Black Sea Battleground

Posted on by David Gelber

Since the Crimean War of 1853–6 there has been little information for the English-speaking reader on Crimea’s history and peoples. Only the American scholar Alan Fisher has used the necessary Ottoman archives and other Turkic sources, but his writings, published in Istanbul in 1998, are not readily available. Putin’s annexation of Crimea, however, has induced […]

‘Things only ever got worse’

Posted on by David Gelber

Until recently, Svetlana Alexievich was little known outside the world of Russian studies. That changed last October, when she was awarded the Nobel Prize in Literature, becoming the first ever Belarussian and the first non-fiction writer since Winston Churchill to receive it. Since the start of her publishing career in the mid 1980s, her theme […]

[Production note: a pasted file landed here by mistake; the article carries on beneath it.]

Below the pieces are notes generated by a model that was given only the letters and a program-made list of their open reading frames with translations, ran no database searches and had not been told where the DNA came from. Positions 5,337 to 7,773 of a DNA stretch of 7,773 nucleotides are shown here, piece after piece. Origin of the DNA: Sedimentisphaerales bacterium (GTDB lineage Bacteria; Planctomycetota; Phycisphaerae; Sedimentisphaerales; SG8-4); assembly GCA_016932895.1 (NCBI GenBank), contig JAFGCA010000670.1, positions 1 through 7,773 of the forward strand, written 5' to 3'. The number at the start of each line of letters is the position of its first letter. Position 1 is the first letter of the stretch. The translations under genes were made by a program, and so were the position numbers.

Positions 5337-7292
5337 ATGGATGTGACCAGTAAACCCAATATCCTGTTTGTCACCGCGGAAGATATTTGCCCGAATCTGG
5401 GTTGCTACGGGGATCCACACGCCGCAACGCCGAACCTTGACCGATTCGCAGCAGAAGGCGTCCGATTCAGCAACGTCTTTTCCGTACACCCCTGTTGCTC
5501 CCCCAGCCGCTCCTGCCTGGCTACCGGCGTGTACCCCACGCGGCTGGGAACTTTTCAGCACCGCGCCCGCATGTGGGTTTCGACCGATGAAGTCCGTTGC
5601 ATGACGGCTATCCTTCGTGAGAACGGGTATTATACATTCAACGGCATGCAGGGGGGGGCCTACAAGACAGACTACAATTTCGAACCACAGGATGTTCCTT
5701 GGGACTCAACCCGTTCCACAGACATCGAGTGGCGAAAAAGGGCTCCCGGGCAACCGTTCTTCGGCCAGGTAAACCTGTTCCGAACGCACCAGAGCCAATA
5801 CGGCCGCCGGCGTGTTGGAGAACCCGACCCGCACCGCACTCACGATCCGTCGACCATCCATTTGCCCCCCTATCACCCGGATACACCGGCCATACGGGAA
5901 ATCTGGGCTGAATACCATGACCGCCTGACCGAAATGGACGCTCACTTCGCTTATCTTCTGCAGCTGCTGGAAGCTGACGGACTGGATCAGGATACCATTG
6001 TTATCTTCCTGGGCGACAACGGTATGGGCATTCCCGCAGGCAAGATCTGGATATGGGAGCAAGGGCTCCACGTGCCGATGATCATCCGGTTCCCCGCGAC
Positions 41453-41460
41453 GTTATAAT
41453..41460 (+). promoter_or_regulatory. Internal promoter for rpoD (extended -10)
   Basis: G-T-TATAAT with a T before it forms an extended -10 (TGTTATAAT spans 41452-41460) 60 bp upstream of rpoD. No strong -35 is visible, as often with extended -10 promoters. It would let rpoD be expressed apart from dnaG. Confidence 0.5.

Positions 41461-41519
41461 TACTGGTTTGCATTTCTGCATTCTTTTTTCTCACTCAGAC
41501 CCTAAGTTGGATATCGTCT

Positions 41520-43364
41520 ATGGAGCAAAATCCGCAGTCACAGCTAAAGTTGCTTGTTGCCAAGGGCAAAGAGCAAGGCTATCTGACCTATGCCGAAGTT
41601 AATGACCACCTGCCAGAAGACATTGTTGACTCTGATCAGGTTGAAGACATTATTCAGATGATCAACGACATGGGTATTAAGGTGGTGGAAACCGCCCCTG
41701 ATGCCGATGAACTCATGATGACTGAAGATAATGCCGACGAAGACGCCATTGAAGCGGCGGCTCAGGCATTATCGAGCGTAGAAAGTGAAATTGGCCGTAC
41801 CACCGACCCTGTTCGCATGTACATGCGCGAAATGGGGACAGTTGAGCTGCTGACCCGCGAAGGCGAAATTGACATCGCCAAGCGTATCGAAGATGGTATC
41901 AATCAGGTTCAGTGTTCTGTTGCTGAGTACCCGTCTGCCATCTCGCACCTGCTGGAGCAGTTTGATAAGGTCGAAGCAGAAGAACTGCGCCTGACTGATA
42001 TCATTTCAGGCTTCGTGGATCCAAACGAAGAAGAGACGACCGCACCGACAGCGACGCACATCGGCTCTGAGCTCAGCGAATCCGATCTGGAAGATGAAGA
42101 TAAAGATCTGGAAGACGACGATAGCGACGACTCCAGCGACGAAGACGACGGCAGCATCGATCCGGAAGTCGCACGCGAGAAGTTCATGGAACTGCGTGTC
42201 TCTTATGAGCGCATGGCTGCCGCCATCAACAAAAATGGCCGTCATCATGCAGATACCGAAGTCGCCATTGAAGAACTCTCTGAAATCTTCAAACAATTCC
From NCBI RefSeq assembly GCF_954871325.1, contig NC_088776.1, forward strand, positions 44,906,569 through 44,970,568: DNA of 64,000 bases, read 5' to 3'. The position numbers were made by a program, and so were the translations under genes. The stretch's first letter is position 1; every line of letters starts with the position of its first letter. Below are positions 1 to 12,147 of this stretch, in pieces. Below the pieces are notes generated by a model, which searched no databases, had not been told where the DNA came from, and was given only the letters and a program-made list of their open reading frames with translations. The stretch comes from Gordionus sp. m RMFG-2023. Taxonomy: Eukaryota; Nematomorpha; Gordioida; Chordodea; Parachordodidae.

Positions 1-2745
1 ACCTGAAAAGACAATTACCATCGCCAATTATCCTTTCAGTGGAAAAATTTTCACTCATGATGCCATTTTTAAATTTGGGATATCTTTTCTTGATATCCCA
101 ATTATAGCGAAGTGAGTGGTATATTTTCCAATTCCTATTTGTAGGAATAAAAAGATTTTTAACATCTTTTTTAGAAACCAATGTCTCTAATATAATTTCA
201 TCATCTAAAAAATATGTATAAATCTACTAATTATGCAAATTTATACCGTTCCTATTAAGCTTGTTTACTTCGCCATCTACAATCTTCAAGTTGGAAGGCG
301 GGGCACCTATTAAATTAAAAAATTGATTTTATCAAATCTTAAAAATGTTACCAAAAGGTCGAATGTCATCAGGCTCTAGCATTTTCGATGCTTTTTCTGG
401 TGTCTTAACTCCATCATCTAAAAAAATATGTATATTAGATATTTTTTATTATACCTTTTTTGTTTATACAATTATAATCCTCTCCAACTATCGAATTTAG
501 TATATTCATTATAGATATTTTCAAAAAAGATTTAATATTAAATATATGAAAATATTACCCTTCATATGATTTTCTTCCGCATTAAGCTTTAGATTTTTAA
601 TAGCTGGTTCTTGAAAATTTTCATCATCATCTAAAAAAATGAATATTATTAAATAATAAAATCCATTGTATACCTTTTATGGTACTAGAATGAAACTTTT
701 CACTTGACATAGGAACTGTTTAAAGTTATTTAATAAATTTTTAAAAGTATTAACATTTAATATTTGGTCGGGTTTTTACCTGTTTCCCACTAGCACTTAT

Russia’s Wild East

Posted on by David Gelber

‘Here was a world all its own, unlike anything else; here were laws unto themselves, ways of dressing unto themselves, manners and customs unto themselves, a house of the living dead, a life unlike anywhere else, with distinct people unlike anyone else.’ So wrote Dostoevsky in Notes from the House of the Dead, a novel based loosely

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RLF - March